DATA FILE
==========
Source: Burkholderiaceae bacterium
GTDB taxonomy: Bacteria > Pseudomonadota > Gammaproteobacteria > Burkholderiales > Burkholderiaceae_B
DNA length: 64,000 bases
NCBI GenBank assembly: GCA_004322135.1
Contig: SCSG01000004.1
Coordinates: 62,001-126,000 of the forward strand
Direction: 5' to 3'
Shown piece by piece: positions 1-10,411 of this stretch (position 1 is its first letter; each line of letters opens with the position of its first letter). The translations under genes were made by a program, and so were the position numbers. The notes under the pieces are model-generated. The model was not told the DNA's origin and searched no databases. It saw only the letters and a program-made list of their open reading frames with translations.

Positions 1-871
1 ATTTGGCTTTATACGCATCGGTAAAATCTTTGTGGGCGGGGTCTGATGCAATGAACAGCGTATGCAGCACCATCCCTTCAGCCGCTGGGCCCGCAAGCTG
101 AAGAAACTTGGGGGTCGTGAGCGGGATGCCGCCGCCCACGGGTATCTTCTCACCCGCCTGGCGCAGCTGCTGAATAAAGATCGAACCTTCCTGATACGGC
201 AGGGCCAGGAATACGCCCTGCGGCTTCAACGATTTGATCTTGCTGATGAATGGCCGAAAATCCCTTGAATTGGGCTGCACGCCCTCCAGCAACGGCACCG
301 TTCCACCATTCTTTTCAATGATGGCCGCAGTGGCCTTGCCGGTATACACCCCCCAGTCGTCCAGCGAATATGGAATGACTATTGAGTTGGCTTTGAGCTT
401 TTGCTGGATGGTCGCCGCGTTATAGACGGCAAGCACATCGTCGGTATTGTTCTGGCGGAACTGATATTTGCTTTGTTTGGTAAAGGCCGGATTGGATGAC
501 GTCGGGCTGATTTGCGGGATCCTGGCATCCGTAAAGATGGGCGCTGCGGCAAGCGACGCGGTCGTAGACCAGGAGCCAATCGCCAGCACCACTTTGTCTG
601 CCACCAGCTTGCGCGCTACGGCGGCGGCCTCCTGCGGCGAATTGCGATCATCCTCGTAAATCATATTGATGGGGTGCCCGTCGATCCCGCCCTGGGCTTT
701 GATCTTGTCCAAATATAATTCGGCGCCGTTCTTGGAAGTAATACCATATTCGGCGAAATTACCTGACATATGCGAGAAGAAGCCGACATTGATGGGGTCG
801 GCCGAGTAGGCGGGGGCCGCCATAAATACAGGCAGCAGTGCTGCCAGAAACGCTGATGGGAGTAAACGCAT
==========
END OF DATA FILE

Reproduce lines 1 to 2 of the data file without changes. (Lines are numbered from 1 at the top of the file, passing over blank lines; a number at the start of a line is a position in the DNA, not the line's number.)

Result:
Source: Burkholderiaceae bacterium
GTDB taxonomy: Bacteria > Pseudomonadota > Gammaproteobacteria > Burkholderiales > Burkholderiaceae_B